Wednesday, November 18, 2015

Napoleon the Great by Andrew Roberts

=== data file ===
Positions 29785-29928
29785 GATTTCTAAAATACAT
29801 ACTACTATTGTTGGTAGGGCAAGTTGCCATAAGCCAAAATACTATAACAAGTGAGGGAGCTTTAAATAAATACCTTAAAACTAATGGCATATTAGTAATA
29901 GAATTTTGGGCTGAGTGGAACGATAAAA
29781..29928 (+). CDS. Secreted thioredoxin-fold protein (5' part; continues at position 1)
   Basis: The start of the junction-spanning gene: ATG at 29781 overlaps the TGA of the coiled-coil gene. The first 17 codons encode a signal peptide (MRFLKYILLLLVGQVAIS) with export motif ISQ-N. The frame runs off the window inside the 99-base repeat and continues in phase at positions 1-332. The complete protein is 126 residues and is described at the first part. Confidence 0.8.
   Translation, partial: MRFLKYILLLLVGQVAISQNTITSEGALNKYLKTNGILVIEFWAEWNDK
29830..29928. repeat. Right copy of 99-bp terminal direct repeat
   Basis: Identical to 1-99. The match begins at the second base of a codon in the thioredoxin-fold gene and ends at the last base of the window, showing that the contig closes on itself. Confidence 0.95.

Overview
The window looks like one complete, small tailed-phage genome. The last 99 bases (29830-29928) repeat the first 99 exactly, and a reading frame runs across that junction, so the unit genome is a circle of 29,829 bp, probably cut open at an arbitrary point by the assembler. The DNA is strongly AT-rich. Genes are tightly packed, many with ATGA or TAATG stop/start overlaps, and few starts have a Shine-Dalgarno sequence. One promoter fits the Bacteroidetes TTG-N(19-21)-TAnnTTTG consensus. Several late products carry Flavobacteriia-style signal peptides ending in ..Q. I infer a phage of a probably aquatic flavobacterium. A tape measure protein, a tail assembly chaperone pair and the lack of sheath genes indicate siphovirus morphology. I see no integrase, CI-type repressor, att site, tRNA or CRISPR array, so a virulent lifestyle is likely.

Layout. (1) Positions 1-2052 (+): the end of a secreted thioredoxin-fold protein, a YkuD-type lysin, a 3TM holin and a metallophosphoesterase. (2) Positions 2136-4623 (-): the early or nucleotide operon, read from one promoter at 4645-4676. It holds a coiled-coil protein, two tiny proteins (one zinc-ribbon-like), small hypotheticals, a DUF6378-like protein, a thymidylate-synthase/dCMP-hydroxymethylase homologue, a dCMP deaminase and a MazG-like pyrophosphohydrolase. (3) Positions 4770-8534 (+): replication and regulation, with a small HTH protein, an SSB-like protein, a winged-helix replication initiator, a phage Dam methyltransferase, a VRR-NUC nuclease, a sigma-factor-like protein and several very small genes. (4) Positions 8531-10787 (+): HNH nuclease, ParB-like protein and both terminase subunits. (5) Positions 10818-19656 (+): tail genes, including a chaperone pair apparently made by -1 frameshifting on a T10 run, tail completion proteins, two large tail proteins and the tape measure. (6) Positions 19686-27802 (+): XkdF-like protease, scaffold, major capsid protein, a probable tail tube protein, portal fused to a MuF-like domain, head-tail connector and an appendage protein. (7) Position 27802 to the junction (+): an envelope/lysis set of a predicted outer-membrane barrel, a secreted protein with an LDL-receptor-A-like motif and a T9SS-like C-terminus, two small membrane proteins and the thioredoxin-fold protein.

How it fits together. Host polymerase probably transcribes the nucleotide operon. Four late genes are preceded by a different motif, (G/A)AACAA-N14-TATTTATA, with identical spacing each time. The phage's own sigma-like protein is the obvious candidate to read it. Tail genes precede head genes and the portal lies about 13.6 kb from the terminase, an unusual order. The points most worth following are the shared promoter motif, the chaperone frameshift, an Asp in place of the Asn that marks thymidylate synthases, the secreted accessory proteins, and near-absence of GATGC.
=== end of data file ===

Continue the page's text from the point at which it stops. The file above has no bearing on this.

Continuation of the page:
It's hard to think of a historical work that I've enjoyed as much as this 2014 biography of Napoleon by Andrew Roberts. It helped that my ignorance of the details of the great Corsican's life made it more like a thriller than a history book. It's well-wrtten too and not burdened by academic up-its-arseness. It's clear that Roberts is an admirer but it never strays into hagiography and he casts a beady eye on such incidents as the massacre at Jaffa and the precipitous execution of the Duc d'Enghien. There's a tad too much detail about his many battles for my taste but the book is excellent on the manoeuvres of the various players on the European stage and the shifting alliances. Russia is in Prussia is out. Prussia is in Russia is out. The Brits are consistently out and worried mainly by Napoleon's trade embargoes. The rot for Napoleon started with his badly managed Russian campaign and culminated at Waterloo when they all ganged up on him. Unlike 20th century dictators Napoleon brought order, civic codes and processes, and civilisation to the areas he conquered and was a generous supporter of architecture and all the arts (and a looter of other's treasures it should be said). He was an indefatigable letter writer and Roberts is the first historian to have had complete access to his entire output. The result is a lot of intimate detail. His romantic interests were never confined to Josephine (and her bad teeth) and throughout his life he enjoyed the attentions of actresses and singers as well as those of his wife. Josephine was eventually dumped for a strategic marriage with a Prussian princess. Even in the midst of battle he liked to enjoy the company of his latest lady friend. He is portrayed as a man who worked hard, encouraged promotion based on merit, and was extremely courageous. His troops loved him for the way he moved amongst them easily. His ruthlessness isn't ignored either and the way he supplanted the post-revolutionary leaders was a masterclass in political manoeuvring. The dying fall of his life on St. Helena is covered in all its poignant detail as he pottered amiably about his remote prison - charming most of those with whom he came into contact. It's a riveting read really. France could do with him today.